Star reporter Bruce Pascoe checks in with the latest on the Arizona Board of Regents' executive-session meeting Thursday, and more around the Wildcats' program including 3-point shooting and Parker Jackson-Cartwright.
Regents won't discuss Sean Miller's contract during private meeting
Developing circumstances from the recently concluded federal trial involving college basketball prompted the Arizona Board of Regents to schedule a private executive session to discuss UA basketball on Thursday, according to regent Jay Heiler.
A public notice said the meeting was called “for legal advice and discussion” regarding UA men’s basketball, though regents treasurer Bill Ridenour said the wording was “boilerplate” and that any decision to act, if ever needed, would come from UA president Robert Robbins. He said UA coach Sean Miller’s contract would not be discussed nor “anything like that.”
“Dr. Robbins keeps much closer tabs on this situation, as well as (Arizona athletic director) Dave Heeke,” Ridenour said. “What we don’t want is Regents reading the paper and not getting the full information, so it’s more of our due diligence as we move forward. What you read in the papers and see in these trials, a lot of it in my opinion is just speculation. So we need to make sure we have the facts.”
A federal jury in New York found two Adidas employees and aspiring street agent Christian Dawkins guilty of defrauding universities by creating payment schemes to players. During the trial, the father of five-star recruit Brian Bowen testified that Dawkins told him that then-UA associate head coach Joe Pasternack offered $50,000 for his son to play for the Wildcats.
After the trial, ESPN reported that phones listed for Miller and Dawkins were connected for five minutes or more on 13 occasions, and that Dawkins emailed a plan to pay Rawle Alkins a total of $50,000 while playing for the Wildcats last season.
Those three allegations are new since the Regents last discussed the basketball situation in September.
The initial federal complaint from September 2017 also included allegations that former UA assistant coach Book Richardson took $20,000 in bribes to help secure a commitment from five-star guard Jahvon Quinerly, and that, according to an Adidas rep, Arizona offered five-star forward Nassir Little $150,000.
Little’s family has denied receiving a payment and the federal government ruled that Little’s travel-ball coach, Brad Augustine, planned to keep any payments for himself.
“The circumstances here obviously continue to develop, and as they do, the board will continue to meet and confer with the university administration in furtherance of our respective duties,” Heiler said. “Everybody’s paying close attention to what’s known and proceeding accordingly. In light of the recent developments in federal court, we have decided to get together and discuss the matter again.”
Miller said Tuesday he was aware of the meeting, calling it “regularly scheduled.” It will be part of a packed schedule the Regents will have Thursday at ASU’s downtown campus.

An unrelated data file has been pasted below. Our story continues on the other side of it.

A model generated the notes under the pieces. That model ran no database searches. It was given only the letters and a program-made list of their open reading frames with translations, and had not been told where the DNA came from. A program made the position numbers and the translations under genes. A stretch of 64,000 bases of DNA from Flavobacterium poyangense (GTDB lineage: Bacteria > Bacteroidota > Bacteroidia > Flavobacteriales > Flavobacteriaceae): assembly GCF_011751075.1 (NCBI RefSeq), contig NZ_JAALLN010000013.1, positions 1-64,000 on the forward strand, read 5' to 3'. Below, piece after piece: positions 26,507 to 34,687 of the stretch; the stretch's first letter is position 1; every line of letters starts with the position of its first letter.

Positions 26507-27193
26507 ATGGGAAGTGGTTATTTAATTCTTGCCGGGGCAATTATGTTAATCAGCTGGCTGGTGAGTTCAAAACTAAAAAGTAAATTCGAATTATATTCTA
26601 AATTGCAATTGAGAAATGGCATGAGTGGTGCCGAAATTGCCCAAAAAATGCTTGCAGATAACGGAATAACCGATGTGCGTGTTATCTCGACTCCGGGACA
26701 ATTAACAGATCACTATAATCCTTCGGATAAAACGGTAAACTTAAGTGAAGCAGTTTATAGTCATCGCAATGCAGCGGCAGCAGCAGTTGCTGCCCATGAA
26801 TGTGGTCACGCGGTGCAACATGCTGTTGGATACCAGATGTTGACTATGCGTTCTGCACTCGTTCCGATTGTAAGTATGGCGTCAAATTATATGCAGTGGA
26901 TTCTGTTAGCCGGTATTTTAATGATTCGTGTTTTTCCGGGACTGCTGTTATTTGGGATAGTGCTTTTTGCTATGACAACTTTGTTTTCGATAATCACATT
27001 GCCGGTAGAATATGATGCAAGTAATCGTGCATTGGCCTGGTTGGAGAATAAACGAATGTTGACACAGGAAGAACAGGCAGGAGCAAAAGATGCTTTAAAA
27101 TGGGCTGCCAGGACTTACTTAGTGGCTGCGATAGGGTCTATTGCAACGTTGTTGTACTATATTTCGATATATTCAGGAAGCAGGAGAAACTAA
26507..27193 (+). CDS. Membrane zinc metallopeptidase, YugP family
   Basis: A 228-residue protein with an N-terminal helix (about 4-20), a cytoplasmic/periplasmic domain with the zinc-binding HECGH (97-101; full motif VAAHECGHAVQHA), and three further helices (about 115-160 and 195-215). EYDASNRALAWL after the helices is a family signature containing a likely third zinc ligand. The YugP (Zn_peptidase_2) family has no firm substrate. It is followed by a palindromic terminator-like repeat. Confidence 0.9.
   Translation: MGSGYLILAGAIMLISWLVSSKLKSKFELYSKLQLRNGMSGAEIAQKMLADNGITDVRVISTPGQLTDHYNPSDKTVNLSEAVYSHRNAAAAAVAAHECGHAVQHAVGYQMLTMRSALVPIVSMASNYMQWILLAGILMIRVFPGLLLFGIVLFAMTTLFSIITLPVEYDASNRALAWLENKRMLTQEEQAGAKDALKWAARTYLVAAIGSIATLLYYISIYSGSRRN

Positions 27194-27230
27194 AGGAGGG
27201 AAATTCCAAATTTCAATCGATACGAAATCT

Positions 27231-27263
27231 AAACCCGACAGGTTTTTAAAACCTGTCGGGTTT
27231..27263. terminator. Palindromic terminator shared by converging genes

“All of the regent committees meet on that day, so we just thought it was advisable to schedule an update into the basketball program,” Ridenour said. “It’s just an update so we make sure we aren’t surprised by anything.”
Arizona not only approached the century mark in its 95-44 exhibition win over Western New Mexico on Tuesday, but the Wildcats also took 40.6 percent of their shots from 3-point range.
Considering how much smaller Arizona’s roster is this season, especially without 7-footers DeAndre Ayton and Dusan Ristic, Miller said more of the same is likely.
“That’s our team this year,” Miller said. “Everybody is used to watching us, I’m sure, rotate three or four true bigs in a game. That’s been a strength of ours for some time. I do really believe in our frontcourt. Emmanuel Akot is not small. And he’s very good with the ball. He’s a clever passer. He’s almost like today’s version of a wing, of a forward, kind of a Draymond Green-type of player at Arizona.
“And then you have Ryan Luther, Ira Lee and Chase Jeter. Our key is that they’re healthy, that we’re able to keep them out of foul trouble and that we play to their strengths.”
Miller said the keys also include “utilizing the 3-point shot more and we all need a little bit of good luck.”
Arizona took only 32.1 percent of its shots from 3-point range last season and played with the 224th fastest adjusted tempo in Division I, according to Kenpom.com.
Raptors’ G League team cuts Jackson-Cartwright
The Raptors 905 G League team waived former Arizona guard Parker Jackson-Cartwright after he spent a week in training camp while battling an ongoing injury.
Chad Sanders, general manager of the Toronto Raptors’ G League club, said Jackson-Cartwright left to evaluate other options after spending five days with the Mississauga, Ontario-based club.
“He’s a great kid but it just didn’t work out,” Sanders said. “I have nothing but great things to say about him.”
Jackson-Cartwright could not be reached for comment but Miller has said he was dealing with a “unique” leg injury in the offseason.
Entering last summer, Jackson-Cartwright said he was considering overseas opportunities and was staying upbeat.
“I’m not discouraged or anything,” he said. “I know everyone has their different paths and plans. I’ve just got to be patient.”